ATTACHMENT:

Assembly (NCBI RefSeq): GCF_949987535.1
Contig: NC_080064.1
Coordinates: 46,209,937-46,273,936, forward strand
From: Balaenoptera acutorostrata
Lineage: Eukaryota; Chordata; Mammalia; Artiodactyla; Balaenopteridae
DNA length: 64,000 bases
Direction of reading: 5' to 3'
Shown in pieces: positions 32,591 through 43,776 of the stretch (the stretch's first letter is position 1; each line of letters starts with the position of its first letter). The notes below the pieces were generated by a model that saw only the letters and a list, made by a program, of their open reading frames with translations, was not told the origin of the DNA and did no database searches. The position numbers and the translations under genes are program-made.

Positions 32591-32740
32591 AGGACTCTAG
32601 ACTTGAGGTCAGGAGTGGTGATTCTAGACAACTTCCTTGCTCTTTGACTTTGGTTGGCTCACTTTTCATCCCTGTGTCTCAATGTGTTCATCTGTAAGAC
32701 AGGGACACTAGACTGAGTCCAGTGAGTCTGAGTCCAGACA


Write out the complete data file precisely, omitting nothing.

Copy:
Assembly (NCBI RefSeq): GCF_949987535.1
Contig: NC_080064.1
Coordinates: 46,209,937-46,273,936, forward strand
From: Balaenoptera acutorostrata
Lineage: Eukaryota; Chordata; Mammalia; Artiodactyla; Balaenopteridae
DNA length: 64,000 bases
Direction of reading: 5' to 3'
Shown in pieces: positions 32,591 through 43,776 of the stretch (the stretch's first letter is position 1; each line of letters starts with the position of its first letter). The notes below the pieces were generated by a model that saw only the letters and a list, made by a program, of their open reading frames with translations, was not told the origin of the DNA and did no database searches. The position numbers and the translations under genes are program-made.

Positions 32591-32740
32591 AGGACTCTAG
32601 ACTTGAGGTCAGGAGTGGTGATTCTAGACAACTTCCTTGCTCTTTGACTTTGGTTGGCTCACTTTTCATCCCTGTGTCTCAATGTGTTCATCTGTAAGAC
32701 AGGGACACTAGACTGAGTCCAGTGAGTCTGAGTCCAGACA